Federal court rules against Ottawa’s single use plastic ban

Federal court overturns Ottawa’s ban on single use plastics


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“Canada’s federal court has overturned the ban on single-use plastics, deeming the policy as ‘unreasonable and unconstitutional.’ The decision comes as a relief to several chemical companies who manufacture plastics as well as the provinces of Alberta and Saskatchewan.

Why was the ban overturned?

The court ruled that listing plastics as a toxic substance is too broad of a classification and that the government had acted outside of its authority. The decision categorizes the ban on single-use plastics as unreasonable and lifted the ban on manufacturing and importing six different categories of plastic.

What’s next?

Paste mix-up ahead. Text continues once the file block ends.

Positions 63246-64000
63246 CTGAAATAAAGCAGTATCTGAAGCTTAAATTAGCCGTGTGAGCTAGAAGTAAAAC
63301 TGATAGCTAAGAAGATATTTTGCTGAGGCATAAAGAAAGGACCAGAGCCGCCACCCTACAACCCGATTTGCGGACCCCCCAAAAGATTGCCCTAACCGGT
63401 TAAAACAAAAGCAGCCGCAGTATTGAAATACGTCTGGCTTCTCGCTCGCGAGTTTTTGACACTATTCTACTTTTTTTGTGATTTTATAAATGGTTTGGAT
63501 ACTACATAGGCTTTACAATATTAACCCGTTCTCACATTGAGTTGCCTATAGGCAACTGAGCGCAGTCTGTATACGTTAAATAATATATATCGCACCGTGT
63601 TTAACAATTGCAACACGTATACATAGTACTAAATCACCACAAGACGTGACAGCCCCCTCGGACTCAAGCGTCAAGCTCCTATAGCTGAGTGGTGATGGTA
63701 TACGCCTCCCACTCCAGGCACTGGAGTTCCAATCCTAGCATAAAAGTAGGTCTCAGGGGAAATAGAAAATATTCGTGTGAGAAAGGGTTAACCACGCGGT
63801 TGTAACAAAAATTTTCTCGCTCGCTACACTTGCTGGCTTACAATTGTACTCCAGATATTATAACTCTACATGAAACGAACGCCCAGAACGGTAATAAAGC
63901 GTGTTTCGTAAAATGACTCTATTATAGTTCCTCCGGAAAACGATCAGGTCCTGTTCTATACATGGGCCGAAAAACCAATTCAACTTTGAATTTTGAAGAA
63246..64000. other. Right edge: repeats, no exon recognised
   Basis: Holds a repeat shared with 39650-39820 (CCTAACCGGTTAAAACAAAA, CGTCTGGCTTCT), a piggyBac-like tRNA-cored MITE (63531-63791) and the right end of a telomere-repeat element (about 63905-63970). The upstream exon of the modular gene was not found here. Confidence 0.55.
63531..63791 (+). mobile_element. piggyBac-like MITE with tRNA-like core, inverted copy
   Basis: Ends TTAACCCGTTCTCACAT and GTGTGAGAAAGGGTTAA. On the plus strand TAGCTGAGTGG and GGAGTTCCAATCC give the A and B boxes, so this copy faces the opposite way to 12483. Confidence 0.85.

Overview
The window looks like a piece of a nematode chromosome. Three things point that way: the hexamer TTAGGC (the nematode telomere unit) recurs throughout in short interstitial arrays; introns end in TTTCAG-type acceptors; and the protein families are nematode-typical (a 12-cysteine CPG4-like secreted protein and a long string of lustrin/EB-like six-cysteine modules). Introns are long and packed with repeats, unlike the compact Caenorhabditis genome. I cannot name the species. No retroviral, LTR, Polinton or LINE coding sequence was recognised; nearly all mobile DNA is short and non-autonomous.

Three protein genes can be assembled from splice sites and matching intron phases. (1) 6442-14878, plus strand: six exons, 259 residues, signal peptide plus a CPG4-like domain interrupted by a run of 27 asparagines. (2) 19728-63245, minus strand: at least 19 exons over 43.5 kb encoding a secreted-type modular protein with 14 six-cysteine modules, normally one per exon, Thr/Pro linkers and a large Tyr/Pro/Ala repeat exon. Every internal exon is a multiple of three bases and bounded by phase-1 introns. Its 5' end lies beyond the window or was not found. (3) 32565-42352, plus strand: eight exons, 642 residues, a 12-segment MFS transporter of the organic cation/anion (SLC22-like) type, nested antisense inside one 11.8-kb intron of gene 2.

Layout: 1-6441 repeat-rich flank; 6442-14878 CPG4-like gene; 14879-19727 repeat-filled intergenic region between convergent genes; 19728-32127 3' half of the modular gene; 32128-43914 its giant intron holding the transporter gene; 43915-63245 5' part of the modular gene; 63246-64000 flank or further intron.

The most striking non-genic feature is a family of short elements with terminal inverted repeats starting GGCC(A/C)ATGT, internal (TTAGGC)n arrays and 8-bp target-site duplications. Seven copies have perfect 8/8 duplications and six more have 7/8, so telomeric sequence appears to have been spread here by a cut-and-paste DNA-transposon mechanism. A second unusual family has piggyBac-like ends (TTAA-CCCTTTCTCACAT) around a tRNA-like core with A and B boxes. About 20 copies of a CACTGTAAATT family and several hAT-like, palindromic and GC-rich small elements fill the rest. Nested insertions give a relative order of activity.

Although the court’s decision is final, the federal government is ‘strongly considering an appeal’ on the ruling. Environment Minister Steven Guilbeault stated that the government will have more to say on next steps soon, as Canadians have been vocal about their desire to keep plastics out of the environment.

An Impending Compromise

The ban on single-use plastics has been a subject of contention between the federal and provincial governments, particularly Alberta. Premier Danielle Smith stated that the ban has not only threatened Alberta’s economic interests but also subverts the constitutionally protected role and rights of the provinces. The ban has put thousands of jobs and billions of investments in jeopardy, a consequence that the federal government failed to acknowledge.


The decision to overturn the ban on single-use plastics brings to the forefront an ongoing struggle between federal and provincial jurisdictions. However, the ruling presents an opportunity for the government to address the valid concerns regarding environmental conservation and job security. As we move forward, it’s crucial to weigh the economic implications with environmental responsibility to find a balanced and sustainable solution that benefits all stakeholders.”


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